Ugh, hear that echo in the first part? That’s what happens when you record in an empty, bare-walled room you just moved into, rather than in a closet. Ah well, it wasn’t a fiction episode so I’m not really concerned about the quality, as long as it’s listenable.
Anyway, during my recent move I discovered a number of old cassette tapes my parents bought me as a child. These are children’s stories in audio format, so sorta like the seeds of the HPMoR Podcast. :) I went and got a crappy old cassette player and ripped them to .mp3, and now I’ve put ‘em up on YouTube if y’all are interested. However I spent the first four years of my life in Germany, so they’re all in German. I tried listening to them again, and I realized just how little German has stayed with me over the past 30 years, I couldn’t understand a lot of it. They probably aren’t that interesting even if you do know German, but here’s a few things that jumped out at me when I listened to them:
Bibi Heals The Mayor – An entirely enjoyable story about secret witches hiding their powers from the muggles, that comes with the reassurance that if everything goes to shit, you can count on your mother to save you. Good children’s fare!
The Sheepish Lion – This was trying to be a good children’s story, and I remember loving it as a kid. But now that I look back on it, I think the main message it conveys is that if everyone torments and picks on you, what you really need to do is publicly murder one of your peers. Then you’ll finally get the respect you deserve. Not sure they thought this one through…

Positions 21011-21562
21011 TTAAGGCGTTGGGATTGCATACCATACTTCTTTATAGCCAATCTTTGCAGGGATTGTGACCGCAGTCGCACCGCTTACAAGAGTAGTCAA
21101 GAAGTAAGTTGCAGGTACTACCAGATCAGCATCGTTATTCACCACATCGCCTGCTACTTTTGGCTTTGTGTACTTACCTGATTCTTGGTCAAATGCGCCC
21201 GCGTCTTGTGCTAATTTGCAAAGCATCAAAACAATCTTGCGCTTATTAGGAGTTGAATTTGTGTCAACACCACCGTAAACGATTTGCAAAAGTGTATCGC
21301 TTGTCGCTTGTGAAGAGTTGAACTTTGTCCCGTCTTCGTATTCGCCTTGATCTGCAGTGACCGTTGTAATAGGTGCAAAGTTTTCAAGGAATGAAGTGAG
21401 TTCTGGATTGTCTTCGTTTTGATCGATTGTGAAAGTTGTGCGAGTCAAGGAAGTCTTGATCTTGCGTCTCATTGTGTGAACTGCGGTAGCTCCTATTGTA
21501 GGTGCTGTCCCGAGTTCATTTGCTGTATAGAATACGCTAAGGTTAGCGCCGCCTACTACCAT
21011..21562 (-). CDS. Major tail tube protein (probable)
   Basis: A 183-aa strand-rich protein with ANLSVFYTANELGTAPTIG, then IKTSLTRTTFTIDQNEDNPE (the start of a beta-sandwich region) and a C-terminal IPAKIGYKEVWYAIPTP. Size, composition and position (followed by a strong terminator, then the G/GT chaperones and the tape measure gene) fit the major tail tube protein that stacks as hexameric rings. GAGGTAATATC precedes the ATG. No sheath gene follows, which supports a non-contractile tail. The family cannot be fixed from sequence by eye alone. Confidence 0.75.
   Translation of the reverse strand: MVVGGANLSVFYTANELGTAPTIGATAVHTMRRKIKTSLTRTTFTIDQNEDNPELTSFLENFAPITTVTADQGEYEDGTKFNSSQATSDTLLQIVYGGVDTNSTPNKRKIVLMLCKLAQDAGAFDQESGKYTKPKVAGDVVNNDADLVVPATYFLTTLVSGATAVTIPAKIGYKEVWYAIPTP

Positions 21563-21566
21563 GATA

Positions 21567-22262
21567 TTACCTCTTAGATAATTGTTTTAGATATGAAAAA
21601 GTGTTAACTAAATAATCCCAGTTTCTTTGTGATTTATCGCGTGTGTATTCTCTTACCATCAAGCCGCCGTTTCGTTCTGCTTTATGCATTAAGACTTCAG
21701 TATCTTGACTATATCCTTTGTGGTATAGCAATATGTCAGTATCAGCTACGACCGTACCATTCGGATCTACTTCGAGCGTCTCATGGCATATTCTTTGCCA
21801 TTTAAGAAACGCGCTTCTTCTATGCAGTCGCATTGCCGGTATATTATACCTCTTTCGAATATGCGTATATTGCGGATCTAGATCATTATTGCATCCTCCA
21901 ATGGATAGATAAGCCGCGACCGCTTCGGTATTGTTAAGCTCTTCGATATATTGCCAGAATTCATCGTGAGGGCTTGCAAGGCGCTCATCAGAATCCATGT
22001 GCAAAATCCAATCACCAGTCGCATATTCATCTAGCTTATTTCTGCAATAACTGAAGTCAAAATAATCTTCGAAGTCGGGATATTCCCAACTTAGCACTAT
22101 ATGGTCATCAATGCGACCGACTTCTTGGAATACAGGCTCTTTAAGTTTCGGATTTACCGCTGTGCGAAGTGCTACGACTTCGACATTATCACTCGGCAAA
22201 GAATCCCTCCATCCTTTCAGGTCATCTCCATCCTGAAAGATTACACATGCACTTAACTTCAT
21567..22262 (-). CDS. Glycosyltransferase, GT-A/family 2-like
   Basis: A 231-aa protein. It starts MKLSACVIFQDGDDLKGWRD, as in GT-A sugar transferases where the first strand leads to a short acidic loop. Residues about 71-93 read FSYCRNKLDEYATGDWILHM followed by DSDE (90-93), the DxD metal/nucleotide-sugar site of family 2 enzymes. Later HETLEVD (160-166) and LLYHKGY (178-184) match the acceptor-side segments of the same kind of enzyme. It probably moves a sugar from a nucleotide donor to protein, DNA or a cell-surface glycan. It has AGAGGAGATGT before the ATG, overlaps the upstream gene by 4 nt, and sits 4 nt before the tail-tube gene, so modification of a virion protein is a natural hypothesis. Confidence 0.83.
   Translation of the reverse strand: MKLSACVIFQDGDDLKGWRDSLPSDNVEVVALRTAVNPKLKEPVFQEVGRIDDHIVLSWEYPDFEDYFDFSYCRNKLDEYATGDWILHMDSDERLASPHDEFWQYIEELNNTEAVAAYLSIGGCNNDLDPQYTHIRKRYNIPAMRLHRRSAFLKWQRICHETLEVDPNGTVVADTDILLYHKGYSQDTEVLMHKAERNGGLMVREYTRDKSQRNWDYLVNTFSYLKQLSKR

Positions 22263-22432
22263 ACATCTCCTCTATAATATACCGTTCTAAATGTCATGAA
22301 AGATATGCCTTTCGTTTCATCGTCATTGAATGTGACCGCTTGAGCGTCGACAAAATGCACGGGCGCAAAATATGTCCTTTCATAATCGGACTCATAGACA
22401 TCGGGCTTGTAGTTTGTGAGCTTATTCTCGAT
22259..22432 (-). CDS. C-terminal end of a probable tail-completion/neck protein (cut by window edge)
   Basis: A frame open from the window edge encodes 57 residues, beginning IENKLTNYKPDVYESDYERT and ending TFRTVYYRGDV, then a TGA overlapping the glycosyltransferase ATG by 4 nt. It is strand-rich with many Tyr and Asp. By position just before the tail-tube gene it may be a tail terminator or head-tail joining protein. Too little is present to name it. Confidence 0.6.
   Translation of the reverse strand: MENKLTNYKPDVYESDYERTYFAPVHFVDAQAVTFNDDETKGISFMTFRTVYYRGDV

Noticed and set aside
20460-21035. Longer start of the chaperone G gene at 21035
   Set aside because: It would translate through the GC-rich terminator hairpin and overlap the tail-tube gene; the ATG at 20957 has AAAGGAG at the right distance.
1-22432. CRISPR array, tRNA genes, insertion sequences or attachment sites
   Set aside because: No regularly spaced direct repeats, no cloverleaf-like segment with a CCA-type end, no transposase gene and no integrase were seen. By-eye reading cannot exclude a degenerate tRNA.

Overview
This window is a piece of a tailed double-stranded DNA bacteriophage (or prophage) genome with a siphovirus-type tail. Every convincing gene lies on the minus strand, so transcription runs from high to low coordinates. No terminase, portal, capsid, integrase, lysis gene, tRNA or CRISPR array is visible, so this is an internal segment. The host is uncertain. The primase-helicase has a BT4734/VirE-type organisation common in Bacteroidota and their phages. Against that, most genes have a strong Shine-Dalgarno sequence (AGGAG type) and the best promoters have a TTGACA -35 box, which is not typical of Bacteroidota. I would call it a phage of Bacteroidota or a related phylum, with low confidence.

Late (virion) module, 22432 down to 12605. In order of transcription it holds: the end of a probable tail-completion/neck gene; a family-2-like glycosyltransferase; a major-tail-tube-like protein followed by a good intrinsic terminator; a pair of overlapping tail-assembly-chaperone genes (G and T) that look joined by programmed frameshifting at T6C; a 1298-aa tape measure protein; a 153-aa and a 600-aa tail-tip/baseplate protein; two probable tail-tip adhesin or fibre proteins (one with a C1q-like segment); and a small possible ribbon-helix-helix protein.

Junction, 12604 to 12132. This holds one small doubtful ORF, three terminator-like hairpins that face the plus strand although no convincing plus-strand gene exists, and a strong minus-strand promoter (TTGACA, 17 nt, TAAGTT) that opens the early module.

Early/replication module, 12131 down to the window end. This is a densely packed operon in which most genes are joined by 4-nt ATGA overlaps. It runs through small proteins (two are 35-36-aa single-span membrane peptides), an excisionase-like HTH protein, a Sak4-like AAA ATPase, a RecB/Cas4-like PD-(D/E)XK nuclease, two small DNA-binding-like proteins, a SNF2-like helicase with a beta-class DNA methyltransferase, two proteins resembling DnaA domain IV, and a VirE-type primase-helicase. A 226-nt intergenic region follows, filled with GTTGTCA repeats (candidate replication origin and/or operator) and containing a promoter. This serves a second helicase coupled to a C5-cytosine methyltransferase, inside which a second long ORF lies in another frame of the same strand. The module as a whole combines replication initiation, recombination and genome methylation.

Lost in the Infinte – I… I don’t think this was intended for children. Maybe my parents should have screened my listening material? I’m glad they didn’t, because this was easily my favorite story, and I would listen to it over and over. But at 29:11 you can hear the mad scientist throw himself into the thresher maw of an alien war machine and scream as he’s torn apart. Fuckin’ awesome!! Yet I doubt my parents would have approved if they’d known. I actually didn’t remember this, or perhaps I didn’t quite understand what was happening, because it took me by surprise when I heard it last month. This was in my formative fiction? Damn!
When I saw on my YT subsribtions feed that you uploaded a bunch of German children stories, I was a bit confused. I listened to “Bibi Heals The Mayor” as a kid once.
“Eene meene” doesn’t mean “my little”, it’s just one of those things you say when you do magic (like abracadabra, hocuspocus, kazam. Actually it’s used in a counting-out rhyme “Eene meene muh und rauß bist du”. Since there seems to be an english rhyme that goes “Eeny, meeny, miny, moe”, the correct translation of “Eeene Meene Hexerei” would probably be “Eeny, meeny, witchcraft”, but that doesn’t rhyme. No Idea why I’m explaining all that).
Oh! I’ll change the description today. And thank you, that was an enlightening explanation. :)